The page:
18 September, 2007

It *IS* That Serious: Notes on a Fibro Attack

Note: This is my first post since one of my dogs, Frank, died last week, so if I seem less articulate (or possibly angrier) than usual, that is why. RIP, Frank.

Right now, I am weighing the pros and cons of a.) going back to bed; or, b.) attempting to take a bath, which may make me more exhausted than I already am, though it may also bring a few minutes of relief from physical pain.

Most people do not have to make this sort of choice. Some, when confronted with the fact that a friend, or acquaintance, or relative has an "invisible" disease or disability, may think or say something to the effect of, "Oh, it can't be *that* serious. All she/he has to do is get out of bed/think positively/lose weight/stop consuming dairy products/et cetera." To someone who has never experienced having a chronic health condition, it sometimes doesn't look that bad. The average person may think, Well, if I had that, I would do x, y and z differently, and then I would get better. Why Jane or John isn't doing x, y or z is beyond me! The average person may think they know the key to "getting better."

What I am about to say is harsh, but, as noted scholar Robert Jensen says, the truth can be very painful.

If you think you know how to "beat" chronic illness and you do not have a chronic illness or medical training in the field, you do not know shit.

I had great plans for today. I was planning to wake up early, take my little Yorkshire Terrier for a nice long walk so that he could spread individual droplets of pee on as many trees as possible, and then I would spend the rest of the day writing, but only one of those things happened. I took Winston on an abridged walk and then returned to my apartment, exhausted.

I then slept for most of the day. This was not what I had planned. I was feeling bad yesterday--fatigue and back spasms--so I had a bit of warning, but I was completely unprepared for the backache-that-somehow-got-worse-and-turned-into-a-sinus-headache extravaganza. Some of the time, I have "warning" signs that come before an attack: intense joint and muscle pain, fatigue that affects nearly everything I do, pain in odd places such as my temples, foot arches, or heels. Some of the time, I do not have these signs and, as a result, am promptly knocked upon my startled ass for yet another round.

So today, here is where I am: I cannot finish anything--be it a cartoon drawing about having an attack, lunch, or making an iTunes playlist. Indeed, writing this post has taken over an hour and a half (I can usually crank one out in less than 45 minutes). My head feels like it's been stuffed with that material used to make copper dish-scrubbing sponges, and Sudafed has yet to make a pill with codeine in it, so I'm stuck. My feet are both sore and restless, and I don't know whether I should soak them to get rid of the first symptom, or dance around like a maniac to get rid of the second.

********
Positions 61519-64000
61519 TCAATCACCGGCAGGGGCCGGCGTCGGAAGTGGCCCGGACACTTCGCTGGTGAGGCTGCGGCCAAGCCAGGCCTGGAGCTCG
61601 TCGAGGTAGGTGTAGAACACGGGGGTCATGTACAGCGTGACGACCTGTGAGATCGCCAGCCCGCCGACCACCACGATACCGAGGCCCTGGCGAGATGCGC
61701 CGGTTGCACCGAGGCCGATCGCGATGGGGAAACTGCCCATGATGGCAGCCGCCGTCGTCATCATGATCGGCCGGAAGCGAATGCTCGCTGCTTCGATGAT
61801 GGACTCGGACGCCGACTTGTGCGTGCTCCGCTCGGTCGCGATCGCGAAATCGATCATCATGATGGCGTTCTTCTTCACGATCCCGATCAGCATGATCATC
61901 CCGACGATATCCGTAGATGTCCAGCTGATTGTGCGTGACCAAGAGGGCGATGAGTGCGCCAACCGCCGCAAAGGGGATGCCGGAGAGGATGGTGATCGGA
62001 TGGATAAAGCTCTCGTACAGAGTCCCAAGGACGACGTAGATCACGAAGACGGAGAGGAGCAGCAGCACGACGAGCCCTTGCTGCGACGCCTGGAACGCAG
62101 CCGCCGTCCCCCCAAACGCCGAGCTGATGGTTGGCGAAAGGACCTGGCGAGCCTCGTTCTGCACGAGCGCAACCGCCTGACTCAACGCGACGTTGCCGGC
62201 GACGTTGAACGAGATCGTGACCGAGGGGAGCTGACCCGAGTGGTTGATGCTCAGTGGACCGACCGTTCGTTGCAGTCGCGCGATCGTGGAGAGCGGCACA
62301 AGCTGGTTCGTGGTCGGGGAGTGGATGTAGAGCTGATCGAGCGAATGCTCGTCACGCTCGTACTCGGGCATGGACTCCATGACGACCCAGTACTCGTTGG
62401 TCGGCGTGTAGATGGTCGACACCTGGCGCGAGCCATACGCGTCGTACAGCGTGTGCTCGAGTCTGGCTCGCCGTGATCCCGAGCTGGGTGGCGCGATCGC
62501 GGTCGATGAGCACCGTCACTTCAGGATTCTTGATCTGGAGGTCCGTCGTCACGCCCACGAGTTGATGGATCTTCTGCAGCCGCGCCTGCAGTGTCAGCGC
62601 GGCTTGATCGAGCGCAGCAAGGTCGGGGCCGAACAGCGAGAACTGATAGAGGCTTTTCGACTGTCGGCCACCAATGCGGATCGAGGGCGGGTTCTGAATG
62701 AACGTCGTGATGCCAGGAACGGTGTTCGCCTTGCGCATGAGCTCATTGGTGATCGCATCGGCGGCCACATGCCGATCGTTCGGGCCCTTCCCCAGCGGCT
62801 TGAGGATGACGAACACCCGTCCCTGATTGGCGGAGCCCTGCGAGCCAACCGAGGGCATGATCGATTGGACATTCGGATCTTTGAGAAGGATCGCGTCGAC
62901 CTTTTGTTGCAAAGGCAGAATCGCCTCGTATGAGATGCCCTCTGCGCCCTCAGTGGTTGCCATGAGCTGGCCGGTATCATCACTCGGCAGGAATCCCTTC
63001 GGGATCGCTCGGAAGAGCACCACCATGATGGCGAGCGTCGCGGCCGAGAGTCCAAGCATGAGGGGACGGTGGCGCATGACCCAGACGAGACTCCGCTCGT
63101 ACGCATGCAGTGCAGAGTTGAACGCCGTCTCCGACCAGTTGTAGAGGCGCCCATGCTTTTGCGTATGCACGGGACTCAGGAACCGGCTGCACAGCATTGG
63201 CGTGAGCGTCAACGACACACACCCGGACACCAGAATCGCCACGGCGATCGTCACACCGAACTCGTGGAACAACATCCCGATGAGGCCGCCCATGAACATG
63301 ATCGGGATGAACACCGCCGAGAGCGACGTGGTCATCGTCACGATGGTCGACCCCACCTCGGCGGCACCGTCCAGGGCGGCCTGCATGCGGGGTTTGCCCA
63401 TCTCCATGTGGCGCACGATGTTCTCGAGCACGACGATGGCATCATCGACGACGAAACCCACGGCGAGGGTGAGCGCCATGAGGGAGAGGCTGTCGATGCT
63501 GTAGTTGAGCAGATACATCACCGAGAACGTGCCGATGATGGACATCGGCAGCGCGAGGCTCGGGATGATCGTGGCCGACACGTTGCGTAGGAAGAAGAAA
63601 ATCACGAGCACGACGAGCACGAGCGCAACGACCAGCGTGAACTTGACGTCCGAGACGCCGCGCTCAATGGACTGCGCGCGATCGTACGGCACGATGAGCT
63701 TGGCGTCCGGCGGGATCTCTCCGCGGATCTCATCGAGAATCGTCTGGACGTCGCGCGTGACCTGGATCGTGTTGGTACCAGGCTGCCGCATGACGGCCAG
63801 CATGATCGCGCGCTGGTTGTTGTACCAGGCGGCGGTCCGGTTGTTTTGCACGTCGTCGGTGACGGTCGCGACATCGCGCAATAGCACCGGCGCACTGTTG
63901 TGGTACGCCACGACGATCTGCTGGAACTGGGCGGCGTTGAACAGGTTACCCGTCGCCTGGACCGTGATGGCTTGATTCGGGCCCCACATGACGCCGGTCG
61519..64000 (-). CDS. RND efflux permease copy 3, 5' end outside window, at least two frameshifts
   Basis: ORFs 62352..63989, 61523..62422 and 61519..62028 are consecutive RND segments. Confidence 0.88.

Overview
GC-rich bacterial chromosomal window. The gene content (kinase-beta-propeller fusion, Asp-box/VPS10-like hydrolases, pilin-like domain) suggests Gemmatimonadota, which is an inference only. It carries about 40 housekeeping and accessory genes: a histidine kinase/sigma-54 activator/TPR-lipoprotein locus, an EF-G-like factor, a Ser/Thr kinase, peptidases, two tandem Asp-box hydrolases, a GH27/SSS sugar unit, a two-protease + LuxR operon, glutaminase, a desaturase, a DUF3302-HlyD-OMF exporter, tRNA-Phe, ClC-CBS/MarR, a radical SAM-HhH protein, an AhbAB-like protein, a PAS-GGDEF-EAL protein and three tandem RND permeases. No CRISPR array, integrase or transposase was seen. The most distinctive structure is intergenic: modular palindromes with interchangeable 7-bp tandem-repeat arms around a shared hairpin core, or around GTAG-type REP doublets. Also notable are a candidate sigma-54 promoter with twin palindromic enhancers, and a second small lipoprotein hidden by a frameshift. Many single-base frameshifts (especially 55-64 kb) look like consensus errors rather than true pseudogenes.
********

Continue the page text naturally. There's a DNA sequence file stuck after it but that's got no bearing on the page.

To employ additional metaphor at this point in order to describe the fatigue, hand, arm and back pain would be a good strategy, but how does one describe incredible pain?

I suppose, then, that it would be best to draw a comparison by invoking one of the great classics of modern film, and that film is Stanley Kubrick's 2001: A Space Odyssey. The final twenty or so minutes of that film are what I think of whenever I say the words "Fibro attack." In the film, the astronaut, Bowman, travels across time and space, where, finally, he witnesses his own process of aging and eventual death. Though the final frames of the film (where he is reborn) seem full of hope, there are certain words that come to my mind when I think of this sequence. Alienation. Loneliness. Bowman is literally trapped--he must go through the process of wandering time and space alone, until he witnesses his own pain and decay. Someone who has a chronic illness must go through something similar; while we may not transcend the boundaries and rules of space and time, illness is a solitary thing. Unless you have a parasitic twin attached, it is unlikely that anyone will be able to intimately know what your experience is like--both in the physical and emotional sense.

That is precisely what can be so frustrating about illness: it is solitary, it is painful, and there is no polite way to explain to well-meaning, non-ill people that it really can be that serious.


RioIriri said...